Anyway, the abstract for this chapter is as follows:
This chapter will locate debates around MOOCs within a discussion on the purposes of higher education for professional learning and trends for trans-disciplinary approaches in designs for networked learning. The authors revisit the meaning of a ‘higher' education in contemporary tertiary contexts and within professional learning degrees and also examine the types of expertise required when designing for and facilitating learning in a MOOC open-style environment. In response to these aims, they offer a trans-disciplinary framework (Wadsworth, 2010) drawn from complex systems thinking in health, community and human services, to assist our enquiry into educational innovation. The authors suggest that a more nuanced understanding of the types of expertise required by those involved in macro-level learning occurring in MOOCs will lead towards a greater role in creating the next generation of multi-professional experts. They draw from the learning sciences, epistemologies on ways of being and becoming, and innovations with educational technologies.This article, in the end for me, over-promised and under-delivered. It's not that it's not that bad, but rather it's not that good. I would have expected to read this article back in 2012 when xMOOCs were starting to become a 'force' in higher education and everyone was having their 15 minutes in the limelight when they were announcing MOOC platforms, MOOC offerings, MOOC initiatives and so on. In 2015 the article does not really provide much new thought and perspective into the xMOOC discussion. Seeing as the article is more of position paper, rather than empirical research, it's hard to see the value of adding their voice to the "MOOCs have issues, we need to address these" chant.
Another problem I had with this article is that it reinforces certain ideas and rhetoric around MOOCs and academic quality, research, and discourse in general. For example the authors write that "The benefits of these open and online courses were their potential capacity to deliver high-quality education from the best institution and instructors to very large groups of people" (p. 48). We've seen this before with "elite" institutions claiming that they are the well or watering hole where you can find self-proclaimed "the best lectures" from the self-proclaimed "best institutions". This type of discourse is highly problematic on many fronts (as I think I've written before on here), one of which being pedagogical in nature: the equation of lecturing at and learning. Another issue, related to the various "elites" is the reported (in this article) dearth of research articles about MOOCs in high impact academic journals - as if the impact factor of an academic journal has any bearing on the quality of research that is conducted and published.
The authors write that "neither the cMOOC or the xMOOC s seem to be adequately equipped to deliver educational outcomes at the higher knowledge domains and will therefore remain a testing group for various pedagogical approaches, rather than a viable alternative to a traditional university course" (p. 51). I call BS on this, and it seems to me that the authors have little to no first hand experience with MOOCs (or any type). My first issue is that the authors fail to identify what sorts of educational outcomes they are talking about. Are we talking about undergraduate courses? graduate courses? introductory courses? advanced courses? Not all courses are the same in terms of the requirements they have, and their educational outcomes. I've been in quite a few cMOOCs, for example, that would give a graduate course a run for its money. That said it was also up to the learner (me in this case) to maintain my motivation and pull through with my own goals within that given course. All MOOCs might not be good for All educational outcomes, but you need to pair appropriate outcomes with appropriate modes of delivery and learner background. I would not, for example, put a learner who is barely prepared to college into a MOOC on college writing. That person needs much more personal feedback and support than current MOOCs can provide. That doesn't mean that a Creative Writing MOOC won't be useful and challenging to someone a little further with the skills they have.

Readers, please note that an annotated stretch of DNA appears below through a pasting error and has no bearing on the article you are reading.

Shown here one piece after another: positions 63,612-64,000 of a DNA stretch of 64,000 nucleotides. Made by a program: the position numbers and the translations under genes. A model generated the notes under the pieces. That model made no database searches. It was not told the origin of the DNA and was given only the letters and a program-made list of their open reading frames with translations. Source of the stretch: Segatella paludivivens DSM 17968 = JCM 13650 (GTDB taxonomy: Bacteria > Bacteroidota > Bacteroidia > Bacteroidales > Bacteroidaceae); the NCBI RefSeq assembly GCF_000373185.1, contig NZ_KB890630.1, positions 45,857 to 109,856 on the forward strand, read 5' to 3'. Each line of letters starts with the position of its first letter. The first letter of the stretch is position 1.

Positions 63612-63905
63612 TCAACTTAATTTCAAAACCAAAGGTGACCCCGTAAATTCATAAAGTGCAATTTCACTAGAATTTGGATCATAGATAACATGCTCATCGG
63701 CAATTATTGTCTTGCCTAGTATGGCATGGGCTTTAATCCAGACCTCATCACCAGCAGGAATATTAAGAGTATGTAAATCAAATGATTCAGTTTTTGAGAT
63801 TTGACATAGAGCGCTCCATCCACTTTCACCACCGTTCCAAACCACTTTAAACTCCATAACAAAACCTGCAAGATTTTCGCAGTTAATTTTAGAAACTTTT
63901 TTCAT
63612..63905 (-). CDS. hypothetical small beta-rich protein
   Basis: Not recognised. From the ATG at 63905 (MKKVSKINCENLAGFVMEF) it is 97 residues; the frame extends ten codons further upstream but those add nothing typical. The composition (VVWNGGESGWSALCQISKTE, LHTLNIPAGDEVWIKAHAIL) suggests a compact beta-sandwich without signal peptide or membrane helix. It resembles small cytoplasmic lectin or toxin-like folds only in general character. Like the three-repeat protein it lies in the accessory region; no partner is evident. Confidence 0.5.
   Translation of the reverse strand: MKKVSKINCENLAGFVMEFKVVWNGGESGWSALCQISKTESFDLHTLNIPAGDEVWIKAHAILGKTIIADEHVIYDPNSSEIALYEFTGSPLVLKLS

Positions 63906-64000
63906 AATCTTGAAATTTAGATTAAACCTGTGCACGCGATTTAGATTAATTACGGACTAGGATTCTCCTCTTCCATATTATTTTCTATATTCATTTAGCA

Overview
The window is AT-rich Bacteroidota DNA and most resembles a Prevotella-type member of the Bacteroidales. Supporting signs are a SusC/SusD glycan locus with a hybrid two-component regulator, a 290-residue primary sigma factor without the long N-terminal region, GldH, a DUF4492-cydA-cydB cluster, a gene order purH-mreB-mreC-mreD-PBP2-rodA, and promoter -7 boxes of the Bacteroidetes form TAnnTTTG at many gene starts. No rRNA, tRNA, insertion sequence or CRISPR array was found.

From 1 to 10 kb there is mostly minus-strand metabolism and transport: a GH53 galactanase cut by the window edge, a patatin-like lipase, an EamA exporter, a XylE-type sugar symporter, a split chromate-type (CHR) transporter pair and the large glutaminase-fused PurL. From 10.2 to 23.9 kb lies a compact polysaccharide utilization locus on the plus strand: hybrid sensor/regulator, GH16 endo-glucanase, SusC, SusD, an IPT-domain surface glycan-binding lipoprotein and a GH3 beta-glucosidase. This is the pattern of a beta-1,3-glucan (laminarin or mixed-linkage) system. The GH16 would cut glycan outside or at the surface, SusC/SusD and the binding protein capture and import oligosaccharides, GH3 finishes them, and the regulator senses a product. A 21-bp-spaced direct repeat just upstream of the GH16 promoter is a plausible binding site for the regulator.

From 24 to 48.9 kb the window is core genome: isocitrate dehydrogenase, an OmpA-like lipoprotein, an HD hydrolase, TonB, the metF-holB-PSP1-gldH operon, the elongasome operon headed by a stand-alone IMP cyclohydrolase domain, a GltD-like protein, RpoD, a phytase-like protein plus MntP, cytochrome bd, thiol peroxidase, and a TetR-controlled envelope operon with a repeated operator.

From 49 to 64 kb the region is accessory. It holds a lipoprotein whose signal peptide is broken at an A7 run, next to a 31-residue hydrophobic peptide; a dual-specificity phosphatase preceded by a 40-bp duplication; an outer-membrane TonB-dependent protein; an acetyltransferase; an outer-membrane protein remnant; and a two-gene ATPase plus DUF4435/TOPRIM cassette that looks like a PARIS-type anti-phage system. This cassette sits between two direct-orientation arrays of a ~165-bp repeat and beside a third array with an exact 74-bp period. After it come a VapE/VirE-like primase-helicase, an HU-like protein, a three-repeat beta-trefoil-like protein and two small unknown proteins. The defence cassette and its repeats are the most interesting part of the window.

Finally, the authors argue that you need experts to produce experts, so experts teaching other people who will become experts and providing mentoring. While this may be one approach to developing talent, I don't think it's the only one. I am reminded of many occasions where a whole lot of us 'peers' worked together to collectively increase our expertise in something. We weren't experts, and didn't have experts to hold our hands, but we did it anyway. That's how science progresses. We collectively work together to explore the unknown, and in the process we become experts. I am also reminded of self-paced eLearning, where I had no peers online, back in the early 2000s, when my training in classroom A/V equipment came on CD for the multimedia and I logged into an online system for the self-placed text and image parts. I worked at becoming an expert, through distance education, when no one else was around - not even an instructor. The notion that you need experts to make experts is a bit off to me.
Anyway, those are my thoughts on this article. Your thoughts?
Lodge, J. M., & Lewis, M. J. (2015). Professional Learning through MOOCs?: A Trans-Disciplinary Framework for Building Knowledge, Inquiry, and Expertise. In E. McKay, & J. Lenarcic (Eds.) Macro-Level Learning through Massive Open Online Courses (MOOCs): Strategies and Predictions for the Future (pp. 48-60). Hershey, PA: Information Science Reference. doi:10.4018/978-1-4666-8324-2.ch003